In the museums, cafés and restaurants surrounding Palma's Gothic cathedral, I keep bumping into other guys from La Démence, easily recognizable thanks to the blue cruise backpacks that were given out to everyone on board. And here, just like on all the other trips, there are spontaneous conversations about art, history, architecture or simply the living conditions in each person's home country.

Day 8 (Mahón): Grown Men Dancing in the Evening Sun

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Photo credit: Klaus E. Krauss

Mahón on Menorca turns out to be a pretty mediocre travel destination. But that isn't all that important, according to managing director of the cruise, Thierry Coppens. Most of the passengers aren't really interested in the trips anyway, he says; they often just want to relax on the sun deck or in the cabins to recharge their batteries for the wild nights of partying to come.

While he would like to run a cruise more focused on culture and spa treatments, this is simply how things are at the moment, he says. At least Mahón, a small town that otherwise tends to see only sedate retirees, still has the charm of its residents gazing in astonishment at the hordes of gay men who descend on the area, hand-in-hand and snogging the faces off each other.

As the Zenith pulls out of Mahón's impressive natural harbor late in the afternoon, it is almost time to say some goodbyes. All the party outfits that had been tucked away in suitcases, ready for departure the next day, are unpacked once again.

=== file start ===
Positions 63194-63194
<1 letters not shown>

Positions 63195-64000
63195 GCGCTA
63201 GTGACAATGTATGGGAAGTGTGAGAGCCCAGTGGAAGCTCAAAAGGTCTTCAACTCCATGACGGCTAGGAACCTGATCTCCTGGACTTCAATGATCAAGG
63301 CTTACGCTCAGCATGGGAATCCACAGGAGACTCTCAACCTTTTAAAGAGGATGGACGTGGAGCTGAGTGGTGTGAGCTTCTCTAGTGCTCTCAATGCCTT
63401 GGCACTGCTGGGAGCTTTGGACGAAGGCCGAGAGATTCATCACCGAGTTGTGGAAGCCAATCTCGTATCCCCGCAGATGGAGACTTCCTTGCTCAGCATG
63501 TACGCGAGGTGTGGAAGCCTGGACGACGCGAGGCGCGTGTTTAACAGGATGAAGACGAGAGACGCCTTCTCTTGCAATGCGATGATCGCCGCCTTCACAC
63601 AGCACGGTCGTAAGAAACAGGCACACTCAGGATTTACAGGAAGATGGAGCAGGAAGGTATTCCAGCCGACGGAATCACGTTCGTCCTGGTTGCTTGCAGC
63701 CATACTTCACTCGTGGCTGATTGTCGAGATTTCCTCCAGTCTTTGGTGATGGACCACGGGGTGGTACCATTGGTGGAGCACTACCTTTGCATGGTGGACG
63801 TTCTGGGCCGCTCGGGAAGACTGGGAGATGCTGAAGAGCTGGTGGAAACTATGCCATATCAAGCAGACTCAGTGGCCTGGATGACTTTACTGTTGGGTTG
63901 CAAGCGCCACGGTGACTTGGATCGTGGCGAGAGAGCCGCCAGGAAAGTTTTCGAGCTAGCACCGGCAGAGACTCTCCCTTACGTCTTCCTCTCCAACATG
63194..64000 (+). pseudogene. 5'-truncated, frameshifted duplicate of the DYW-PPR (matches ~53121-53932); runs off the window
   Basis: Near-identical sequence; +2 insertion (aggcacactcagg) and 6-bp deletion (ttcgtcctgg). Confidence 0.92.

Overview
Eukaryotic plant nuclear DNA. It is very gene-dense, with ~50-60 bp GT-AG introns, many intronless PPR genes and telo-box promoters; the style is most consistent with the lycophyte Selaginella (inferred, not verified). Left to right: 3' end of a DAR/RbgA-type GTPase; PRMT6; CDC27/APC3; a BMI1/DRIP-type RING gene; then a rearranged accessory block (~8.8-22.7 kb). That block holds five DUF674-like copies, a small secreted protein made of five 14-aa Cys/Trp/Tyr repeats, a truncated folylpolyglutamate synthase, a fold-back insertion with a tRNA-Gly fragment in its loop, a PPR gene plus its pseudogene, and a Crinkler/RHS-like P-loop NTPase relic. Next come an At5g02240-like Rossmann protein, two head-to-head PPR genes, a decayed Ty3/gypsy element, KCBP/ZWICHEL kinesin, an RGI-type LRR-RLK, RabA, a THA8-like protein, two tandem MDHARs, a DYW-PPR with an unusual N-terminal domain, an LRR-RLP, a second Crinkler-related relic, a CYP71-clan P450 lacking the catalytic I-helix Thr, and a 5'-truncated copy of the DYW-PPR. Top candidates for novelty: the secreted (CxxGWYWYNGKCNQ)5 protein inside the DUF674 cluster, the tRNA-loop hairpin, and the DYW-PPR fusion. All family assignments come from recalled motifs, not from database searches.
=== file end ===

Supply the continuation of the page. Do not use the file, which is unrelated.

As Berlin DJ Oliver M, best known for the Revolver Party, and violinist Dylan Naylor from Cologne start the music and hundreds of practically naked, tanned, dancing bodies glow in the red light of the sunset, you get the feeling you are witnessing a huge ritual that leaves nobody unmoved.

Day 9 (Marseille): Tears and Consolation

"That was the best week of my life!" A young man from a small, very Catholic town in Poland appears very genuine when he tells me this over our last breakfast on board. Many people have tears in their eyes as they bid farewell to their holiday beaus or friends they have been seeing on the cruise for years. But this is also part and parcel of the cruise's overall welcoming atmosphere.

Behind all the showing off, hidden behind big sunglasses and fetishwear, there was (contrary to my expectations) a lot of space for emotions and very open, profound conversations. And, as consolation to all those who left the ship in Marseille with a heavy heart, the next La Démence cruise is coming, without a doubt. It will leave from Barcelona in July 2015, with an even bigger -- and, more importantly, more-modern -- ship.

This piece originally appeared on HuffPost Germany and was translated into English.